'There will always be no-shows – as we call it – in the ticketing world, people who, last minute, will not come to the stadium for certain reasons.

'But we will do our maximum to reduce that to a strict minimum.'

He added: 'We are concerned by no-shows, that is clear. Because it does not look good and it especially does not look good if you announce to the world that you have no tickets, then you see on TV that you have a lot of empty seats.'

Repeat performance Ronaldo lifted the cup in 2002

Repeat performance Ronaldo lifted the cup in 2002

Weil confirmed FIFA were revamping the official resale website they used at the last World Cup, something which would allow tickets to be reallocated as late as the day of a game – helped by the fact no physical ticket will be issued until matchday in any event.

One of the biggest complaints from the Olympics was the no-show of event sponsors, leading to large blocks of empty seats in highly-visible locations.

Weil said commercial partners would have to provide a list of names of individual attendees 'two or three days in advance, so they cannot just say the people will come and then nobody comes'.

He added: 'The tickets will only be handed over the day of the game to the people, so you can reallocate tickets to different people, even in the sponsor families.'

Weil was confident the new system would be up and running in time for next summer’s Confederations Cup.

He also vowed FIFA would do everything possible to make ticket prices 'extremely fair'.

'We try to have this World Cup open to everybody, in Brazil, and around the world,' he added, confirming the precise pricing structure would be announced on November 8.

Weil defended the format of the tournament, which will see teams travel all around Brazil, something that could prove very expensive for travelling fans.

He was also vowed the country would be ready to host the tournament, pointing out every event had problems in the build up.

'At certain stages, there will be some wake-up calls,' he said. 'At certain stages, there will be some delays. At certain stages, there will be negative things from different people.

'But, Brazil will be ready.'

Welford Road snubbed as potential 2015 Rugby World Cup venue

Welford Road snubbed in favour of King Power Stadium on long list of World Cup venues



09:15 GMT, 8 October 2012

Only one Aviva Premiership stadium has been named on the RFU's long list of 17 possible venues to host the 2015 Rugby World Cup.

Gloucester's Kingsholm Stadium is the only one of 12 top flight grounds being considered for rugby's showpiece event, with iconic grounds such as Leicester's Welford Road and Harlequins' Twickenham Stoop being snubbed.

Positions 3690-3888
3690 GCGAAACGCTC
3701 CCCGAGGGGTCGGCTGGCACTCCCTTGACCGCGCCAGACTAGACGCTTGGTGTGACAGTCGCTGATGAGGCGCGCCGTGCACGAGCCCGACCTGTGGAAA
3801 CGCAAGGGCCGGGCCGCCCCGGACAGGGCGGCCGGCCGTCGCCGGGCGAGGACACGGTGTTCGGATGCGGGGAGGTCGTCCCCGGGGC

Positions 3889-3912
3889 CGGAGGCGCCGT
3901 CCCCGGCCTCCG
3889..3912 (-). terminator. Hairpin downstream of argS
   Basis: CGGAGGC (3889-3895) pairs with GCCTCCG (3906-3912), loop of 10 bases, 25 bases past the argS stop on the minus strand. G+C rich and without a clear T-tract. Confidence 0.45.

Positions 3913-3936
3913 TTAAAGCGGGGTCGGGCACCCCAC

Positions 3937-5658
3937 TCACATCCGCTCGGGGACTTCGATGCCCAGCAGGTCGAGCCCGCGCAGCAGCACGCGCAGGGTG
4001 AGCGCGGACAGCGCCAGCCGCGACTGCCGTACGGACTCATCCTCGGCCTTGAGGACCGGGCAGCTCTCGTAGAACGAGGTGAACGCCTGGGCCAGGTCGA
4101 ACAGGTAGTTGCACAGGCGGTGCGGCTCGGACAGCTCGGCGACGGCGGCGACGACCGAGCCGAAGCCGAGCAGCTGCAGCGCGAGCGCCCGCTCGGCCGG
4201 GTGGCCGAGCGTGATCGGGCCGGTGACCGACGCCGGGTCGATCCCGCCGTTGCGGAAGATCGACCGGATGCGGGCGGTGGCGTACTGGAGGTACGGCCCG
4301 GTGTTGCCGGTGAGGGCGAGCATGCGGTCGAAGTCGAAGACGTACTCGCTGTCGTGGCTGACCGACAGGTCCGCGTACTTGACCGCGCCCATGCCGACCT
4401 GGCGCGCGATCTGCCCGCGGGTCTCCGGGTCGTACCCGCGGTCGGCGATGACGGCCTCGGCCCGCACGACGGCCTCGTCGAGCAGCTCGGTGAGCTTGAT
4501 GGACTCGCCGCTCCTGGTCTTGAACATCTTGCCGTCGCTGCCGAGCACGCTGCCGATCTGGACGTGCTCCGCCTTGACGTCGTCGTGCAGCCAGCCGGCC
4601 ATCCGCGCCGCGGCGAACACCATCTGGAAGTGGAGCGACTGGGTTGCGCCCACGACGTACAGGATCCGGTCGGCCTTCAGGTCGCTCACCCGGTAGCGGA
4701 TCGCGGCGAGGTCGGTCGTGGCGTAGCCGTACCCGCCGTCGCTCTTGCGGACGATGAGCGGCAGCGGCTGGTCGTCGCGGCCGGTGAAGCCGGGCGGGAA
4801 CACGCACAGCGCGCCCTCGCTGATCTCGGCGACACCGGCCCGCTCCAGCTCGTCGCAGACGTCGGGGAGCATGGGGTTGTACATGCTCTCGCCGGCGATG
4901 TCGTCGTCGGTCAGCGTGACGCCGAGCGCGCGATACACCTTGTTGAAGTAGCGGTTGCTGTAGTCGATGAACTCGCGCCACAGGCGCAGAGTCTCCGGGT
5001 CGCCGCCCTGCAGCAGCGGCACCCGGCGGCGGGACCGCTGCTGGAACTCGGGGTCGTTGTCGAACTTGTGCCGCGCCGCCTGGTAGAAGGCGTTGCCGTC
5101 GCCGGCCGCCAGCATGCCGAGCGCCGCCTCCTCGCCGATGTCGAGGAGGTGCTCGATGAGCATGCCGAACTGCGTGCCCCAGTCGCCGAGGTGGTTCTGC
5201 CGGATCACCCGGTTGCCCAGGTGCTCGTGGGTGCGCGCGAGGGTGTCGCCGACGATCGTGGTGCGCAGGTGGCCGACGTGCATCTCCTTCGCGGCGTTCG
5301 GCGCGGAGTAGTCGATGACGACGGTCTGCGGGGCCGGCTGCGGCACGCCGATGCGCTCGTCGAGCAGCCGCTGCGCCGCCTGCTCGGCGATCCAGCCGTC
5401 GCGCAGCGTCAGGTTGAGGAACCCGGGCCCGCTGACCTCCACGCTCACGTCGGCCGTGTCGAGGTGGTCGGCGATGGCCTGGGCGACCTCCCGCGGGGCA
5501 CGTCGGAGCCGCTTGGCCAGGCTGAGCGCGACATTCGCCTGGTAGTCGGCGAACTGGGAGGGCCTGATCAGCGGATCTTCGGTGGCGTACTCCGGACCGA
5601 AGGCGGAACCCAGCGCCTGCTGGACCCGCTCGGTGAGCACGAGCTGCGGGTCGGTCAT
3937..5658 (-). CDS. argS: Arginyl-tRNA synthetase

Snubbed: Leicester Tigers' Welford Road stadium

Snubbed: Leicester Tigers' Welford Road stadium

The list features 13 football stadia, including Wembley Stadium, Old Trafford and, more surprisingly, MK Dons's stadium:mk and Brighton's Amex Stadium.

Twickenham and Cardiff's Millennium Stadium are the other two traditional rugby venues on the list, while the Olympic Stadium has also been included as a possible venue.

The long list will be reduced to 12 next spring, meaning there is a chance that no Premiership grounds will host World Cup games.

Premiership fixtures continue throughout World Cup events but even so, many had expected more traditional rugby grounds to be involved.

Newcastle ready to make European return

Jose's Euro text peps up Pardew as Newcastle embark on Euro adventure



20:57 GMT, 22 August 2012

It was a simple text from The Special One which confirmed to Alan Pardew that Newcastle United and their manager are back in Europe.

The good luck wishes from Jose Mourinho on the eve of Newcastle’s departure for Athens to face Atromitos were official recognition from a European great.

Pardew and a squad who have already been stretched by injuries must ensure a smooth path to the Europa League. A Greek Euro exit is not an option for them.

The boss: Newcastle manager Alan Pardew takes training at the Peristeri Stadium on Wednesday

The boss: Newcastle manager Alan Pardew takes training at the Peristeri Stadium on Wednesday

It is six seasons since Newcastle were in Europe, the same amount of time since Pardew led his West Ham team in this competition. Newcastle, under Glenn Roeder, went out surprisingly in the last 16 to AZ Alkmaar when it looked impossible to do so. The Hammers were soundly beaten by Palermo in a similar play-off.

Absence makes the heart grow fonder

Pardew said: ‘It’s been something to look forward to. We are all focused on it and treating it as an adventure. It’s a new experience for some who have not been involved in Europe and it will be nice. We think we have prepared well.

‘We are looking forward to the different styles of play, different stadia and, hopefully, continuing on. We want to do what Spurs did a few years ago and claim a few scalps like Milan.

‘I had a text from Jose Mourinho on Tuesday wishing us all the best and it’s things like that which make you realise things are good. We are getting noticed, which is good. It’s nice for the team that other managers are looking at us.

‘It gives you as a club different credentials than just another Premier League team. You look at Everton, they were great against Manchester United on Monday — and they are not in Europe. It’s a feather in our cap.